The third, and the most relevant to our articles, is the control of the Fed over off ledger trading in bank instruments denominated in US$'s. Each trade or programme of trades must have the approval of the Fed, normally granted through the London offices. That is why most trade contracts are signed by banks in their London premises. The developments which led to the beginning of off ledger trading started in 1978 when the Federal Government of the United States was faced with what in commercial terms would be regarded as bankruptcy. The New York banking community was owed over half a trillion dollars by the Federal Government, a debt which required servicing at the rate of a billion dollars a week just to keep the government working - a sum which could only be raised through additional borrowing. The classic Debt Trap. However there was an additional problem which impacted directly on the Fed - the commercial banks were beginning to run out of foreign currency.

The Fed was thus faced with a dilemma - it could simply print more money and live with the resultant inflation spiral, or it could try to bring back into the domestic economy some of the Eurodollar pool - and in 1978 the pool was exceptionally large due to the oil crisis of the '70's and the resultant stockpile of Eurodollars in the hands of the oil producing countries. It has been estimated that by 1978 they had between them more than the entire debt of the US Federal Government, mostly banked with non US banks.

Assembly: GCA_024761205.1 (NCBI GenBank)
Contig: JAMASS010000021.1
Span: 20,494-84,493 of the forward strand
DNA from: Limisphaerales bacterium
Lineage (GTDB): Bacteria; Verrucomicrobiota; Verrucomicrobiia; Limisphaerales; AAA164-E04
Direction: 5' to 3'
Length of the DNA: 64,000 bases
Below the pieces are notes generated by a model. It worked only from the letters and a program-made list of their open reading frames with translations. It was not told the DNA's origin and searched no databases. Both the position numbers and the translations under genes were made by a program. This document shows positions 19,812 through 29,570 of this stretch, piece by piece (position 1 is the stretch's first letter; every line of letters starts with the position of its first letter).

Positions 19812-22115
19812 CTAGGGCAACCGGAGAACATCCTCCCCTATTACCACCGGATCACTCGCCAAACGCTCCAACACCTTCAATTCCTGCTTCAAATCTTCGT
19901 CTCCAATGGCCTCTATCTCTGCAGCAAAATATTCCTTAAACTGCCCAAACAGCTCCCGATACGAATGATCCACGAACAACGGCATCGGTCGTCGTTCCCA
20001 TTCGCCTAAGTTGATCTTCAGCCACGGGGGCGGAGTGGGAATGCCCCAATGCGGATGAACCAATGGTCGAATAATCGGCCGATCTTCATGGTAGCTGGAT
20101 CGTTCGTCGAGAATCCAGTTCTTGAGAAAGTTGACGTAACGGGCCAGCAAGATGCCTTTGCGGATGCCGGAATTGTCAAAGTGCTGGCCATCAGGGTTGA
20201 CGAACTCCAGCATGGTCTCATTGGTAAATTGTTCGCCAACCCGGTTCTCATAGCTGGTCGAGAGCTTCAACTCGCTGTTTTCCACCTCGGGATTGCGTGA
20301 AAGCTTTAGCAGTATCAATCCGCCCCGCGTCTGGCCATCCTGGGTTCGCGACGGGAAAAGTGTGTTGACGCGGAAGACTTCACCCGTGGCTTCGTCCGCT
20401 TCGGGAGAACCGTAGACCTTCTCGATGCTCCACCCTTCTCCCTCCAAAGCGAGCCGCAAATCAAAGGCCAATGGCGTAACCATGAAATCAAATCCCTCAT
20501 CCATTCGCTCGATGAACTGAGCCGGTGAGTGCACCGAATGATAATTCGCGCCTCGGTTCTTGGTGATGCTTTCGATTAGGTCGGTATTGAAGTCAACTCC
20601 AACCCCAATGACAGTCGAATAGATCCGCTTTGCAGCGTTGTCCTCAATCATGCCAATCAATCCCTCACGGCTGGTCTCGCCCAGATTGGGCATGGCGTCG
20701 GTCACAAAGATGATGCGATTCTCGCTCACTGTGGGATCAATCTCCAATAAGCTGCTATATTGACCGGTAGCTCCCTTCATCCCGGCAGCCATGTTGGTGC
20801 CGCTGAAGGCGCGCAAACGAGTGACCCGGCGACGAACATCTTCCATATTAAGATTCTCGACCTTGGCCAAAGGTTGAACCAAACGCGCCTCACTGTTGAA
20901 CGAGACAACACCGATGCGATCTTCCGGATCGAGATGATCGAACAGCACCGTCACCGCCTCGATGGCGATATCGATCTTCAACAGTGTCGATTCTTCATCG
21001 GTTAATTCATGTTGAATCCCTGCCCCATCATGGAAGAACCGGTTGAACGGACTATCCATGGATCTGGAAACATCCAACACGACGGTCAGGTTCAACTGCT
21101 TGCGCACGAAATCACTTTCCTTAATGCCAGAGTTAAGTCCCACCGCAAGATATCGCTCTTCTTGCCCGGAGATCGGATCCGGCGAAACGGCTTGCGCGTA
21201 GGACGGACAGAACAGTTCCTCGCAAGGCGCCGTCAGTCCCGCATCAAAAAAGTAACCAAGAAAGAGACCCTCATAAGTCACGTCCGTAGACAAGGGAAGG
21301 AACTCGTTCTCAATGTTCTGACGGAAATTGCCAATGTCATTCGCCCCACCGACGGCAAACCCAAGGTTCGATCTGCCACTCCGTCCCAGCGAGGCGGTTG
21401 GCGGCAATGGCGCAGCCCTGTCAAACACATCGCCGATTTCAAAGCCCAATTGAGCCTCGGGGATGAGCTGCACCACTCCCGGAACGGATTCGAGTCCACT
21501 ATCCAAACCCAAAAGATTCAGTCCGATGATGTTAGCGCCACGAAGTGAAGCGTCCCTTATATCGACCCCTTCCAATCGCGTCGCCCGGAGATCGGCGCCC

The decision was taken to create a climate which would encourage offshore Eurodollar holders to bring back into onshore circulation. We have looked at Rule 144a and the trade in unregistered securities elsewhere. But in addition, the Note Issuance Facility was born. Under this arrangement, banks are permitted to act as marketing agents for their own debt paper, and trade in Medium Term Notes (MTN's) exploded. MTN's are normally issued in denominations of $100 million, either with 10 year redemption dates and 7.5% coupons, one year and 8% coupons, or zero rated one year notes. They are issued at discounts dictated by the markets and the coupons, and on-sold at a lesser discount, thereby creating the profit which is central to the Private Placement trade; BUT they can only be issued against the existence of a Reserved Account full of an equivalent sum of US Dollars. The restrictions on investment in these areas which we have covered in previous articles insure that these reserved accounts are created primarily with Eurodollars.

I have tried here to show the relevance of the Fed to Private Placement Programs, and to sketch the historical background to the present position. As ever, if any reader can correct, or amplify, anything I have written, I would be delighted. I have emphasized elsewhere that the purpose of this Newsletter and of our website http://hyip.itgo.com is to examine this extraordinary trade and to separate the fact from the fiction. So far the contribution from readers has been minimal, but I live in hope!


URL:
http://hyip.itgo.com